2. more clean impact
the hit the ball always in th swetspot making the sound more clean

Very impressive sound at the pro level.
In baseball it's the same. if you listen to Bonds or pujols now hit the sound is extreme, even compared to other major leaguers.

stanton warrior
04-15-2011, 06:02 AM
Heavy raqcuets + very fast swing + clean hit

dominikk1985
04-15-2011, 06:07 AM
the incoming ballspeed definitely plays a big role.

the average top player groundstroke is around 65mph. if you hit that thing, even with the same RHS it's a much harder collision then if you rip away a 30mph rec player stroke.

and on top of that the RHS is much higher too.

Jake Speed
04-15-2011, 06:24 AM
they attach microphones to the tennis rackets i think

The microphone is in the balls!

JS #1

Back and better than ever!

CHOcobo
04-15-2011, 07:27 AM
higher tension with a heavy racket.

adizzy
04-15-2011, 08:17 AM
the pros who are hitting.

Tyrus
04-15-2011, 08:18 AM
higher tension with a heavy racket.

EHHHHHHHHHHH! (wrong buzzer)

Lots of pros string in the 40's and 50's.

Unless you play at 30lbs, higher is simply a state of mind.



Can we get much higher?

...so high...

OOH OOH OOOOH, OOOH OOH AHHWOOOOH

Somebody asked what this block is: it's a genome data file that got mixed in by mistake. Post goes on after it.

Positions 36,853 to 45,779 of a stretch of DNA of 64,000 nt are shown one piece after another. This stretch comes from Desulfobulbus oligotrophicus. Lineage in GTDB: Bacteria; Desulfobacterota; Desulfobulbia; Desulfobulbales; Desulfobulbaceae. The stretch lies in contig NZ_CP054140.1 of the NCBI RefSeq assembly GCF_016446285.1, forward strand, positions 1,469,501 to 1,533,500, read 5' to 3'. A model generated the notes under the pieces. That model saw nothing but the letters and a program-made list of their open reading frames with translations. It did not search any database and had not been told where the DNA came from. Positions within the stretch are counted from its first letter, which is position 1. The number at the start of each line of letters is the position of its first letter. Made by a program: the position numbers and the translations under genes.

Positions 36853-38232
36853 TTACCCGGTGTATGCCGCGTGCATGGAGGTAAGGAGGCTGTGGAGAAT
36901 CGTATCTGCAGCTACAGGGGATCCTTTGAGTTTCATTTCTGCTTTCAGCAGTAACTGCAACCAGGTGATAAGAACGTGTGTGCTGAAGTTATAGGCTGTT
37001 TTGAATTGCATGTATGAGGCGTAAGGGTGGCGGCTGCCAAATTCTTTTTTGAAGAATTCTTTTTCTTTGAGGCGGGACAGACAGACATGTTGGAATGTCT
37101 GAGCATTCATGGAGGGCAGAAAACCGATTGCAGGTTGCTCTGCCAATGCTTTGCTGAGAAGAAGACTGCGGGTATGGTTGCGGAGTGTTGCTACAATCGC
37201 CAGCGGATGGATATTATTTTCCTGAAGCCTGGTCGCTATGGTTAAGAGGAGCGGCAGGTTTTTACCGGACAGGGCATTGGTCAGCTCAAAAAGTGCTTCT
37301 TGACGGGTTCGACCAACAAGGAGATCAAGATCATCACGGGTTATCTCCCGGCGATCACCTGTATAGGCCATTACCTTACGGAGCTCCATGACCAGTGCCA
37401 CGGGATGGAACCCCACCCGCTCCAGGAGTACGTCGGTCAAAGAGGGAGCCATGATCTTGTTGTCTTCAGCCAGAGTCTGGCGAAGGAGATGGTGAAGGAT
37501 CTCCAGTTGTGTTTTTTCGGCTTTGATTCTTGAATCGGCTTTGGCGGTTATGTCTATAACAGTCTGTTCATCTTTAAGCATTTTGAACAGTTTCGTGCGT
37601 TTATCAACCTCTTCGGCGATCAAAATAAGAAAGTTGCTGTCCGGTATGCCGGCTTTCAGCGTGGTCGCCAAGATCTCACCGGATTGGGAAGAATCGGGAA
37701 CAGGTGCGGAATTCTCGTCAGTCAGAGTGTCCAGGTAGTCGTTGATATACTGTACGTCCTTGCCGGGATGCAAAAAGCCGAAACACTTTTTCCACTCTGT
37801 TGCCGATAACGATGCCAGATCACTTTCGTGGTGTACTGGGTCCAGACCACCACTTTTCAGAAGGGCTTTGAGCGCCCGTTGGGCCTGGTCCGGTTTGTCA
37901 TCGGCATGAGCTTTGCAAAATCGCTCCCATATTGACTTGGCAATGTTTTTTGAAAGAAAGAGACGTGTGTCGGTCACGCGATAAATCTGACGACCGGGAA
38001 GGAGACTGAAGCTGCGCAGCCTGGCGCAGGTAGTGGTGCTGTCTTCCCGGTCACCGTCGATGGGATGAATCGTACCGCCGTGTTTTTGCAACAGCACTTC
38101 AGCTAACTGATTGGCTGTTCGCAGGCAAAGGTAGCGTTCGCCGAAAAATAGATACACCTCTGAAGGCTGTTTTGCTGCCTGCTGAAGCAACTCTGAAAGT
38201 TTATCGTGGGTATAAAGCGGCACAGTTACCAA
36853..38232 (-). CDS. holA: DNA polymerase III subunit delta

Dilettante
04-15-2011, 08:28 AM
They know how to put a lot more energy in their shots.

As said in this thread, it's not just the speed but the speed and the spin. Much more energy in every shot.

decades
04-15-2011, 08:30 AM
very good microphones on court.

Carolina Racquet
04-15-2011, 09:21 AM
I would suggest it's solid hitting, but probably most importantly, the microphones courtside that unfortunately picks up the shrieks and moans of women players.

CHOcobo
04-22-2011, 08:40 AM
EHHHHHHHHHHH! (wrong buzzer)

Lots of pros string in the 40's and 50's.

Unless you play at 30lbs, higher is simply a state of mind.



Can we get much higher?

...so high...

OOH OOH OOOOH, OOOH OOH AHHWOOOOH

i love the sound of my AG100 makes at 52lb, but it's too tight for me (maybe until i try ngut). somehow i just can't make that sound at low 40's with the same racket. same goes with my 60-ish lb M-fil 300, sound great. just can't reproduce it at 50 with the AG300.

Bhagi Katbamna
04-22-2011, 08:42 AM
Sounds good because of their racket swing speed, the strings, the timing, and the fact that they hit the sweetspot of the racket so consistantly.